Certificate Services overview
Updated: January 21, 2005
Applies To: Windows Server 2003, Windows Server 2003 R2, Windows Server 2003 with SP1, Windows Server 2003 with SP2
Certificate Services overview
Certificate Services provides customizable services for issuing and managing certificates used in software security systems employing public key technologies. For background information about public key cryptography and the benefits of having a public key infrastructure (PKI), see Deploying a Public Key Infrastructure.
You can use Certificate Services in the Windows® operating system to create a certification authority (CA) which will receive certificate requests, verify the information in the request and the identity of the requester, issue certificates, revoke certificates, and publish a certificate revocation list (CRL).
For more information about CAs, see Certification Authorities
Certificate Services can also be used to:
Enroll users for certificates from the CA using the Web or the Certificates Microsoft Management Console (MMC) snap-in, or transparently through autoenrollment.
Use certificate templates to help simplify the choices a certificate requester has to make when requesting a certificate, depending upon the policy used by the CA.
Take advantage of the Active Directory® directory service for publishing trusted root certificates, publishing issued certificates, and publishing CRLs.
Implement the ability to log on to a Windows operating system domain using a smart card.
A certificate policy is a set of instructions or rules that are used when processing certificate requests, issuing certificates, revoking certificates, and publishing CRLs. These instructions are a combination of administrative policy and configuration settings on the CA.
When you install Certificate Services, the CA is configured with a default set of rules and settings. These define CA-specific settings such as the CA's certificate, its default issuance behavior, and its key recovery agents. The CA may also install a number of preconfigured certificate templates, which define what information a certificate request must have and how to process incoming requests for a certificate based on that template. The combination of applying CA settings and certificate template settings, plus the defined administrative guidelines, results in the certificate policy that governs the operation of a CA.
Processing certificate requests
A user can request certificates using Microsoft® Internet Explorer 5.0 or later or a browser such as Netscape Navigator 4.7x or later. In addition, a user can use the Certificates snap-in to request a certificate from an enterprise CA or an administrator can configure certificate autoenrollment to transparently request and install certificates for users.
When a user initiates a certificate request, a cryptographic service provider (CSP) on their computer generates a public key and private key pair for the user. The user's public key is sent with their necessary identifying information to the CA. If the user's identifying information meets the CA criteria for granting a request, the CA generates the certificate, which is retrieved by the client application and stored locally. For more information about certificates, see Understanding Certificates.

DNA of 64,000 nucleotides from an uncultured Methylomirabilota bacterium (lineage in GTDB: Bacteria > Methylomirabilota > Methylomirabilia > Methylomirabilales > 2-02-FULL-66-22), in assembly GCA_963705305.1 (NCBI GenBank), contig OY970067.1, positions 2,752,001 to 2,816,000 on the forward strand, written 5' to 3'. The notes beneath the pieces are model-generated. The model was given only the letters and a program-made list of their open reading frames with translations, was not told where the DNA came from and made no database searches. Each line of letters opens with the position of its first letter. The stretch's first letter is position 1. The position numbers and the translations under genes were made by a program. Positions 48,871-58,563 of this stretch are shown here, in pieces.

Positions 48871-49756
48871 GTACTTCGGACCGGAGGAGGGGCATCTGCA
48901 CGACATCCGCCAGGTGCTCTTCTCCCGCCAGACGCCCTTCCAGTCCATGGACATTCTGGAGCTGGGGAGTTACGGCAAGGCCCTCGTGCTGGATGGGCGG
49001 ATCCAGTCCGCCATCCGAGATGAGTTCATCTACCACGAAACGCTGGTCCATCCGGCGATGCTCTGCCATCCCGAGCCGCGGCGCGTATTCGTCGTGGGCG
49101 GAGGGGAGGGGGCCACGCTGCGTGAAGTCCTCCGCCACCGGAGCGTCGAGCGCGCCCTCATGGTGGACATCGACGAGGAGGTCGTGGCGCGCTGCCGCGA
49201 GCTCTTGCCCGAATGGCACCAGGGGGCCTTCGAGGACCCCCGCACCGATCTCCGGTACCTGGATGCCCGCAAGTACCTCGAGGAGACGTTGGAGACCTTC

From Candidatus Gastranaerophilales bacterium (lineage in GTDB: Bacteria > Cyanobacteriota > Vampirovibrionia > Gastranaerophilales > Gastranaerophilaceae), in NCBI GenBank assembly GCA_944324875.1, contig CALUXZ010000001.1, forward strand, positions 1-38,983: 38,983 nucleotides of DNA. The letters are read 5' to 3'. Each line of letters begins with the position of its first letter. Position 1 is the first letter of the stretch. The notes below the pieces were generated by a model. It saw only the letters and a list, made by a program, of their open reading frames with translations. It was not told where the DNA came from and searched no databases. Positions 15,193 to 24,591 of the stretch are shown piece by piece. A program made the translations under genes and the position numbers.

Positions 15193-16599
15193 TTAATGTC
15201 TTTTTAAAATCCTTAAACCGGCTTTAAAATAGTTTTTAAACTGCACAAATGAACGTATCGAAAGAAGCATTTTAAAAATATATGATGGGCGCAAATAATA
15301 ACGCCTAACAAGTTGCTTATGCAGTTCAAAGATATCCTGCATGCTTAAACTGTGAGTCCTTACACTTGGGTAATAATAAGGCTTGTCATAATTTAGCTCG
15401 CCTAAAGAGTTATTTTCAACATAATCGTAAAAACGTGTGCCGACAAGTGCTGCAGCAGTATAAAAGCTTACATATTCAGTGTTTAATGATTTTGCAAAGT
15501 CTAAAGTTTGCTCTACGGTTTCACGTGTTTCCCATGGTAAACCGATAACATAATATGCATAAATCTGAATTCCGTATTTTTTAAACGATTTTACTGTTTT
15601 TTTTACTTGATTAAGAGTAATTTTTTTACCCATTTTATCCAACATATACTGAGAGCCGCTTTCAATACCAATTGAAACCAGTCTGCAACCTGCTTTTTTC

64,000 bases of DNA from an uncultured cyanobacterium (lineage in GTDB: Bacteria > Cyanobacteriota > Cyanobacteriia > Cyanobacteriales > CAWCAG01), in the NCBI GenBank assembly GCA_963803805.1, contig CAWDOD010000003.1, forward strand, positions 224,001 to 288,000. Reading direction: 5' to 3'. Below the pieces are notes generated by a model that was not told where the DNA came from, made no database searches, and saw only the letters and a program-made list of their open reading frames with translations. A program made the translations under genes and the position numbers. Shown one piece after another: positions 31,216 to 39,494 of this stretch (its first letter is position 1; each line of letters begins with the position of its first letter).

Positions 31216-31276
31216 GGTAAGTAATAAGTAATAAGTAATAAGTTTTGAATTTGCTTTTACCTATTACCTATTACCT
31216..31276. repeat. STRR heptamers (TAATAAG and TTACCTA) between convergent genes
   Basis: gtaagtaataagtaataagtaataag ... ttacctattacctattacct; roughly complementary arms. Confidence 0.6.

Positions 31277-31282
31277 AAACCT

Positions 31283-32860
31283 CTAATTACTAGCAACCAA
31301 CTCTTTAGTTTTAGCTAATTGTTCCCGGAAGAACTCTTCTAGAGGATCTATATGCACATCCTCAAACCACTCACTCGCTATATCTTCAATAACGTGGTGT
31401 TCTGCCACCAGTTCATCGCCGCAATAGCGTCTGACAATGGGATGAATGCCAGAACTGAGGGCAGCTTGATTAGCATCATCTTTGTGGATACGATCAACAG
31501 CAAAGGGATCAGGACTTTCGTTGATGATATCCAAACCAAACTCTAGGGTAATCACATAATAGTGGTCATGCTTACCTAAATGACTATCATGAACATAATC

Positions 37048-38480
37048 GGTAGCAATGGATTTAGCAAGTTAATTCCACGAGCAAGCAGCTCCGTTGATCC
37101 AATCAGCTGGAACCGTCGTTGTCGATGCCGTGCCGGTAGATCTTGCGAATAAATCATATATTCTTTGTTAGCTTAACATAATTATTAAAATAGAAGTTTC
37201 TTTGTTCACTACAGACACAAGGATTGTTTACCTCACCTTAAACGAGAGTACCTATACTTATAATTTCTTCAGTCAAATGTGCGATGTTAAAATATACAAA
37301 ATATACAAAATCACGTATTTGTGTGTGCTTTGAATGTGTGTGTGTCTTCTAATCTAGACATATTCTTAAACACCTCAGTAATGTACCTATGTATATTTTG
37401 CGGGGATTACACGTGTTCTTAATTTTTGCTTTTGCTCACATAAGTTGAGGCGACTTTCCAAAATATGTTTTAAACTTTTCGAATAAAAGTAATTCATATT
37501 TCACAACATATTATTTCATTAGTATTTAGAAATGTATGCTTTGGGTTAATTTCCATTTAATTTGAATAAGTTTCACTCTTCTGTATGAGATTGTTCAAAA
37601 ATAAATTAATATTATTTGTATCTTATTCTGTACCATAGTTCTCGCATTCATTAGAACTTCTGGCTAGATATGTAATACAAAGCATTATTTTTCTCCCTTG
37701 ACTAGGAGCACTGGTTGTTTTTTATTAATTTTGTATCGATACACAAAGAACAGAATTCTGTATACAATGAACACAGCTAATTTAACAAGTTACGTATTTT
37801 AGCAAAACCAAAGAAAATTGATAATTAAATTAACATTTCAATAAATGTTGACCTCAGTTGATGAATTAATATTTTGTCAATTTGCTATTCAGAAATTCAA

Security considerations for CAs
CAs are valuable resources, and you should provide them with a high degree of protection. Specific actions that should be considered include:
Physical protection. Since CAs represent highly-trusted entities within an enterprise, you should protect them from tampering, depending on the inherent value of the certification made by the CA. Physical isolation of the CA server, in a facility accessible only to security administrators, can dramatically reduce the possibility of such attacks.
Restoration. A CA might be lost if there is a hardware failure. This can create a number of administrative and operational problems, and can prevent revocation of existing certificates. Certificate Services supports the backup of a CA using Backup so that it can be restored at a later time. This is an important part of the overall CA management process.
Key management. The CA's keys are its most valuable asset, because the private key provides the basis for trust in the certification process. Cryptographic hardware modules can provide tamper-resistant key storage and isolate the cryptographic operations from other software running on the server. This reduces the likelihood of a CA key being compromised. Certificate Services supports cryptographic service providers (CSPs) from other sources, but the documentation included with Windows is specific to the software CSPs that are included with Windows. If you use a CSP from another source, you should confirm with the vendor that the CSP can work with Certificate Services.
Customizing Certificate Services
Certificate Services includes programmable interfaces so that developers can create support for additional transports, policies, and certificate properties and formats. Refer to the Microsoft Platform Software Development Kit for information about customizing Certificate Services.
For more information about Certificate Services, see Understanding Certificate Services